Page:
While researching what to do with my father’s ashes I came across something I hadn’t known about: It’s perfectly legal to spread your loved one’s ashes within Yosemite National Park. Many (most?) municipalities prohibit doing that except for within the confines of a designated cemetery–for instance my town, San Diego, prohibits it except for burial at sea three miles out. So it was an almost astonishing surprise that one of the crown jewels of the National Park system was lots more accommodating. I haven’t researched other national parks in detail, but they appear to be equally welcoming.
You’ll need to do a couple things before making your last trip to the park with mom or pop. The overhead is pretty reasonable, though, and is detailed [ here ]. First you’ll need to obtain permission from the park. This takes place at a snail-mail timescale, so it might take a couple weeks. Next you’ll need the burial permit obtainable from your local county records office. This will cost you about eleven bucks.
The actual distribution of ashes has a few restrictions–you have to keep a certain distance from trails and waterways, for instance, and your can’t leave any permanent markers. Once the deed is done you file the permit with the local county records office.
While in Yosemite last month, thinking about last days and final resting places, I stopped by the little pioneer cemetery in Yosemite Valley.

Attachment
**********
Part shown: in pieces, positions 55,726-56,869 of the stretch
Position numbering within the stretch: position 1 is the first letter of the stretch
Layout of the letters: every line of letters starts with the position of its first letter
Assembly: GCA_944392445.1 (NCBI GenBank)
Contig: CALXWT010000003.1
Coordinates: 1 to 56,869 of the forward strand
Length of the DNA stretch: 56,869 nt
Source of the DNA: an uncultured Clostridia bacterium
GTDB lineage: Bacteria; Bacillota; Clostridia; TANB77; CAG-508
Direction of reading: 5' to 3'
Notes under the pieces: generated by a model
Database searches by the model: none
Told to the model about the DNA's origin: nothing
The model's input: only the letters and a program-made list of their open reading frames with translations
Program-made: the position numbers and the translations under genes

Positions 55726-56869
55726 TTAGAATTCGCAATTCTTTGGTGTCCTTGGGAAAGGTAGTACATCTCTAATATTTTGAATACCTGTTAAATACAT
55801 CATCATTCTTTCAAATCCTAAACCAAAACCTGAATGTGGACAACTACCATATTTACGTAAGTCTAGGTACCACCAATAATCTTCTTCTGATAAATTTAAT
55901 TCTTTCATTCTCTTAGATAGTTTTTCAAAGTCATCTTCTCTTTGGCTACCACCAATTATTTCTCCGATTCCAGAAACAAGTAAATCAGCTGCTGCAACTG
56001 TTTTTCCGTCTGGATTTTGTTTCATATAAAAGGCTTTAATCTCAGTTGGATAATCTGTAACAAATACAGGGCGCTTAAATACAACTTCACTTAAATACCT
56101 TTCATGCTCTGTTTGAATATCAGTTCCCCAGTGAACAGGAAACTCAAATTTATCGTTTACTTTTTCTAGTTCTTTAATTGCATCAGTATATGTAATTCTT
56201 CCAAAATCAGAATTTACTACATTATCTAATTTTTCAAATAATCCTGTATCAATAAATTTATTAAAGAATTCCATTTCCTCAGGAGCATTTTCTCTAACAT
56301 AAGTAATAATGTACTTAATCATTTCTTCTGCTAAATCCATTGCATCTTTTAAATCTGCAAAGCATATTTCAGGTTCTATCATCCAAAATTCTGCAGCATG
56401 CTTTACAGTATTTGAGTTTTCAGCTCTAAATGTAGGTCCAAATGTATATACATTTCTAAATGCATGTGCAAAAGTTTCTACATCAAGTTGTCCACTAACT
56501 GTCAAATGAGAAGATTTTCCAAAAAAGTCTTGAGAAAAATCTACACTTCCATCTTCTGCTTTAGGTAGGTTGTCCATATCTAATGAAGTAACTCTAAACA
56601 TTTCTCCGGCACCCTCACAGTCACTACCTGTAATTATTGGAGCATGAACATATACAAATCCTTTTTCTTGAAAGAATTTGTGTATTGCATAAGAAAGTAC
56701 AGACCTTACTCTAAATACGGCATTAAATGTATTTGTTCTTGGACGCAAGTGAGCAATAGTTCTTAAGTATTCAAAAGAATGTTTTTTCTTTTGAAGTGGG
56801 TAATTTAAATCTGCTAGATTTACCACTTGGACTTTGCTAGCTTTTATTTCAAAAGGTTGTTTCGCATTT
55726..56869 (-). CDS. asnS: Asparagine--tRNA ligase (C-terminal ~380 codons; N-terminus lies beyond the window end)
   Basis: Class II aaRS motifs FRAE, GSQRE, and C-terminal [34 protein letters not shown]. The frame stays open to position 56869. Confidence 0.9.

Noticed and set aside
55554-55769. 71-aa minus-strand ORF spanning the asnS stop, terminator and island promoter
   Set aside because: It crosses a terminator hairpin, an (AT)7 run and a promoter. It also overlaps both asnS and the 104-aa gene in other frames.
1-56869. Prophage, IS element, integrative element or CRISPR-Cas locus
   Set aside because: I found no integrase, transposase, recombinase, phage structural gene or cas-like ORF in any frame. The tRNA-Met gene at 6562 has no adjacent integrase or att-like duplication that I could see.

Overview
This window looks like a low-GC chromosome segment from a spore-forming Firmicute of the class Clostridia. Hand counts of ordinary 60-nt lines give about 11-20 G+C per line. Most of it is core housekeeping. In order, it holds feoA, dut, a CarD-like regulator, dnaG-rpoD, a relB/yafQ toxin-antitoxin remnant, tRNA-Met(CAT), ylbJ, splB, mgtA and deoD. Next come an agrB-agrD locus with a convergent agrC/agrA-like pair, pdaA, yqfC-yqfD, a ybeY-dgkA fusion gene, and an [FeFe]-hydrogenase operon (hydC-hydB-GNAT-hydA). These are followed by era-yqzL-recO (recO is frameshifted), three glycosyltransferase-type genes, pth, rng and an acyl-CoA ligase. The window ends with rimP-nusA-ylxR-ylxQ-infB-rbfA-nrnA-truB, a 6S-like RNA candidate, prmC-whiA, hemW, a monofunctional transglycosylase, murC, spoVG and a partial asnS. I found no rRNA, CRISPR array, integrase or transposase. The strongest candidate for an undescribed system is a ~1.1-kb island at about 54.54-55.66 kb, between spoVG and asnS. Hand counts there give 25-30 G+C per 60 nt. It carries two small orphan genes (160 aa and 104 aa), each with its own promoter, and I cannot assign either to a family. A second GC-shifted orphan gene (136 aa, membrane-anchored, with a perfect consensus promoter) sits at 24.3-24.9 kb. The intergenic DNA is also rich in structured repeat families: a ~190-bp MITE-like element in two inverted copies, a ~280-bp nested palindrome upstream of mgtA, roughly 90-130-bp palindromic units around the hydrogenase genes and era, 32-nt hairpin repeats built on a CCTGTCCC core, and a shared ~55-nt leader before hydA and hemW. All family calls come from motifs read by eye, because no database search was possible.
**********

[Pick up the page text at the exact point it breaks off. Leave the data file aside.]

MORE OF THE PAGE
Stereotypical Latin crosses were few. This one was the most prominent, and belongs to James Hutchings, an early Yosemite hotelier and major booster of the Sierra Nevada, partly through his publication of Hutchings’ California Magazine.
G. B. Cavagnaro’s resting place also sported a traditional marker. This one was white marble, incised with oak leaves and acorns, a nod to the landscape all around. When I entered the cemetery everything was in shade but for this shaft of brilliant white stone. Talk about theatrical.
The most beautiful and place-appropriate markers took this form, slabs of Yosemite granite, large or small, barely worked.
They reminded me of Isamu Noguchi’s sculptures at their best, or standing stones of the sort you’ll find in the British Isles. This one was as tall as I am.
No cemetery is complete without botanical remembrances. Here the flowers took the form of little plastic bouquets tucked around the stones or attached to them. I suppose it was a little sad to see the impermanent plastic flowers, but many of the inscriptions on the heavily sculpted headstones were already starting to be illegible. Nothing is permanent.